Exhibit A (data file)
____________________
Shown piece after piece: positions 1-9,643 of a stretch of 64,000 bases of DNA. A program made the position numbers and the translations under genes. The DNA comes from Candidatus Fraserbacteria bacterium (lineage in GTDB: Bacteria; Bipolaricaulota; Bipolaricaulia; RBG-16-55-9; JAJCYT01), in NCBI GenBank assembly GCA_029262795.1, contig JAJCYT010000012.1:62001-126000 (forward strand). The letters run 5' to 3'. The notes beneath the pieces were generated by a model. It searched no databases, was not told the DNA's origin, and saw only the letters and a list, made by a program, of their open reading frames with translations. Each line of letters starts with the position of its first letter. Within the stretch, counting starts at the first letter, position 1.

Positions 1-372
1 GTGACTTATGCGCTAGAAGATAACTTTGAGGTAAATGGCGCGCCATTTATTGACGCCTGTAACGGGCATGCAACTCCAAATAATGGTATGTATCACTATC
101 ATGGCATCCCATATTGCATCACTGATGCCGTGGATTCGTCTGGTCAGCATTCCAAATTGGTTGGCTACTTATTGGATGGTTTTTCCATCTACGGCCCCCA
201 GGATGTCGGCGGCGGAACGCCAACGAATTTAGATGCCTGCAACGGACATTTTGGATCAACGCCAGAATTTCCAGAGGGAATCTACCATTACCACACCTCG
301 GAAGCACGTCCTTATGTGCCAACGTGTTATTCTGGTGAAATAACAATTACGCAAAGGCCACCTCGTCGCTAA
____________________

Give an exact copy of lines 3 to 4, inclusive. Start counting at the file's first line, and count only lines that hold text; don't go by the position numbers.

1 GTGACTTATGCGCTAGAAGATAACTTTGAGGTAAATGGCGCGCCATTTATTGACGCCTGTAACGGGCATGCAACTCCAAATAATGGTATGTATCACTATC
101 ATGGCATCCCATATTGCATCACTGATGCCGTGGATTCGTCTGGTCAGCATTCCAAATTGGTTGGCTACTTATTGGATGGTTTTTCCATCTACGGCCCCCA